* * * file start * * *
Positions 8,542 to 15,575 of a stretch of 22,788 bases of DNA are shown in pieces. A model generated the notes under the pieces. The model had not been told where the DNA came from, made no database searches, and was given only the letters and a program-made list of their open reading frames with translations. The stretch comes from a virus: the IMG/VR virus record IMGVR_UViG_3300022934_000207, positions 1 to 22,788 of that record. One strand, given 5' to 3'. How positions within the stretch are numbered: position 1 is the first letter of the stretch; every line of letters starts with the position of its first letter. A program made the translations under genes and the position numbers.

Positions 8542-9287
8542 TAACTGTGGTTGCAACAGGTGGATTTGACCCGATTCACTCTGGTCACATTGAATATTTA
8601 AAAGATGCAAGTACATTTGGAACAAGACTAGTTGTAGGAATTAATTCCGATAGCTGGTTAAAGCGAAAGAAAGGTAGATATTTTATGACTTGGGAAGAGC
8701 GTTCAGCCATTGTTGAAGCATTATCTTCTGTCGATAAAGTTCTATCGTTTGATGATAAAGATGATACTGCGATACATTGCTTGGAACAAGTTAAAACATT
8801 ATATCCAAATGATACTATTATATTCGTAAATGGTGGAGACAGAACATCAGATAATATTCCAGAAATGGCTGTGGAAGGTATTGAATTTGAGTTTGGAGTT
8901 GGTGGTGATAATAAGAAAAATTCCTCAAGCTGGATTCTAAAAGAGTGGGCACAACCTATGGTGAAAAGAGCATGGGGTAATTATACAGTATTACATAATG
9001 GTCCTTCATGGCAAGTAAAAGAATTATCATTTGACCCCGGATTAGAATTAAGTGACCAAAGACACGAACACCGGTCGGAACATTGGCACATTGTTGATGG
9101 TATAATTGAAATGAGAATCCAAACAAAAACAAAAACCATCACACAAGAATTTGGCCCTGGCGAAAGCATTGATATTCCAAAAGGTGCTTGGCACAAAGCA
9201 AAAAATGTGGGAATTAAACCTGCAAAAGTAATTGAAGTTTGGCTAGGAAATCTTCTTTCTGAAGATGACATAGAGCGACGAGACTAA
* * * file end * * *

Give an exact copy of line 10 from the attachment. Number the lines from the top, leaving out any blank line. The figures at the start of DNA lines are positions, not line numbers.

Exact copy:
9201 AAAAATGTGGGAATTAAACCTGCAAAAGTAATTGAAGTTTGGCTAGGAAATCTTCTTTCTGAAGATGACATAGAGCGACGAGACTAA